7. Plaintiff was not expressly invited, rather than merely permitted, to come upon the premises within the meaning of Cal Civ. Code § 846(c) and was permitted to enter in a pro forma way, which accords with national policy to open the national forests to recreational use. This was a generalized invitation, at best, which consists of nothing more than courteously fulfilling the purpose of Cal. Civ. Code § 846, which articulates the State's policy of encouraging owners of private property to permit public recreational use by limiting the landowner's liability to such persons when and where public recreational use is not prohibited by the landowner. The State's policy coincides with federal policy to encourage such recreational use in the public interest. See, Thompson v. United States, 592 F.2d 1104 (9th Cir. 1979) and Phillips v. United States, 590 F.2d 297 (9th Cir. 1979).

8. Forest Service literature, which plaintiff did not see, does not render plaintiff expressly invited rather than merely permitted. The California Legislature intended the term "expressly invited" to include only those persons who were personally selected by the landowner. Phillips v. United States, 590 F.2d 297, 299 (9th Cir. 1979).

9. Plaintiff was not expressly invited rather than merely permitted by virtue of signs. There were no signs at Dam 27 and plaintiff could not have relied upon any signs at Lower San Juan Picnic Ground which he did not see. Even if he had seen such signs, they would not constitute an express invitation. See, Simpson v. United States, 564 F. Supp 945 (C.D. Cal. 1982). (No express invitation, although one sign carried the words, "We invite you").

10. A letter to the editor of the Los Angeles Times, from the Director of the National Park Service in the July 10, 1985, which plaintiff introduced at trial, does not render plaintiff "expressly invited rather than merely permitted." The mission of the Forest Service differs from that of the Park Service. The acts of Congress originally establishing the Forest Service had only two purposes, to conserve waterflows and to furnish a continuous supply of timber. In 1960, recreation became a supplemental purpose. See, United States v. New Mexico, 438 U.S. 696, 98 S. Ct. 3012, 57 L. Ed. 2d 1052 (1978).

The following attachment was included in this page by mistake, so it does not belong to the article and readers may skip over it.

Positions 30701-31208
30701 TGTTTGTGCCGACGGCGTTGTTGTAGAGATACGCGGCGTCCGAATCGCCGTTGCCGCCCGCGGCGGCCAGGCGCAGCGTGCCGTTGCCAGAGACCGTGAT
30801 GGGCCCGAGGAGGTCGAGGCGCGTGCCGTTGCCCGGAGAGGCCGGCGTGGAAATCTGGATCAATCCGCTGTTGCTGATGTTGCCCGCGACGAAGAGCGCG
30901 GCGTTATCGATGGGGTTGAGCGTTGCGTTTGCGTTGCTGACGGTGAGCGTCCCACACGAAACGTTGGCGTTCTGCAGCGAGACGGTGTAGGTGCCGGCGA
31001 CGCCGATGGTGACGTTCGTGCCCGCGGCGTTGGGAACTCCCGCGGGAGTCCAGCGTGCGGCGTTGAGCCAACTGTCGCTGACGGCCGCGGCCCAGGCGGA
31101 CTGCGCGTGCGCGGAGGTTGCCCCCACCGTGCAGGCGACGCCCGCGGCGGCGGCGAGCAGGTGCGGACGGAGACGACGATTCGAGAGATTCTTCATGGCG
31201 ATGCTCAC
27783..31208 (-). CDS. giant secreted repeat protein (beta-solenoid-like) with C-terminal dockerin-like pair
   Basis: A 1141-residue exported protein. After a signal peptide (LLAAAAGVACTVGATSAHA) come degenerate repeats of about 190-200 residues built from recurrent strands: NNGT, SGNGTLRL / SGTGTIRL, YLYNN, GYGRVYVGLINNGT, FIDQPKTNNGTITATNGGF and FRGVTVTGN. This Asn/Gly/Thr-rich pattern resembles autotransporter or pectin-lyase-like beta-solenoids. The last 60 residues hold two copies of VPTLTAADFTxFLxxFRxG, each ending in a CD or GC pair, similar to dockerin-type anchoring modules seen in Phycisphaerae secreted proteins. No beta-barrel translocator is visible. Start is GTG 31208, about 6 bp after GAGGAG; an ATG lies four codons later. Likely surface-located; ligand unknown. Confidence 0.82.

Forest Service literature, signs, publicity of any other type, if any, and the provision of public facilities, either singly or in combination, do not render plaintiff expressly invited rather than merely permitted to enter defendant's premises on the date of the accident within the meaning of Cal. Civ. Code § 846(c).

11. Even if plaintiff had been expressly invited, the United States owes no duty to plaintiff because of the rules governing the liability of a lessor. Thompson v. United States, 592 F.2d 1104 (9th Cir. 1979). (No liability, although consideration was found under Cal. Civ. Code 846.) With certain exceptions, none of which apply here, a lessor of land is not subject to liability to his lessee or others coming on to the land with the consent of the lessee for physical harm caused by any dangerous condition which comes into existence after the lessee has taken possession. Restatement of Torts 2d § 355. This rule is the law in California and applies to the government in an action under the Federal Tort Claims Act where the government has issued a permit for the use of its land. Thompson v. United States, supra.

12. Restatement of Torts 2d § 355 applies to the present case because the land where the accident occurred was under special use permit to Orange County. The allegedly dangerous condition was not in existence on June 9, 1953, when the special use permit to Orange County was amended to include San Juan Creek. Dam 27 and the pool of water it impounded did not come into existence until after Amendment No. 1 was executed on June 9, 1953.

13. Orange County fish Dam No. 27 and the pool of water it impounds were not a resort within the meaning of Cal. Health and Safety Code §§ 24050-24054.

14. The Defendant's facility known as Lower San Juan Picnic Ground was not maintained for the purpose of public bathing or swimming and was not the type of facility the California Legislature intended to regulate by stats. 1911 Ch. 375.

15. Lower San Juan Picnic ground is not a resort within the meaning of Health and Safety Code §§ 24050-24054.

16. Plaintiff did not establish by a preponderance of the evidence that the government was liable to him for damages for personal injuries which he suffered on July 9, 1978, at Lower San Juan Creek.

17. Any Finding of Fact that is a Conclusion of Law is deemed incorporated in these Conclusions of Law and any Conclusion of Law that is a Finding of Fact is deemed incorporated in the Findings of Fact.

Dated: October 22, 1986

JUDGMENT

This action came on for trial before the Court, Honorable Terry J. Hatter, Jr., United States District Judge, presiding; and the issues having been duly tried and a decision having been duly rendered,

IT IS ORDERED AND ADJUDGED:

That the plaintiff take nothing, that the action be dismissed on the merits, and that the defendant recover of the plaintiff its costs of action.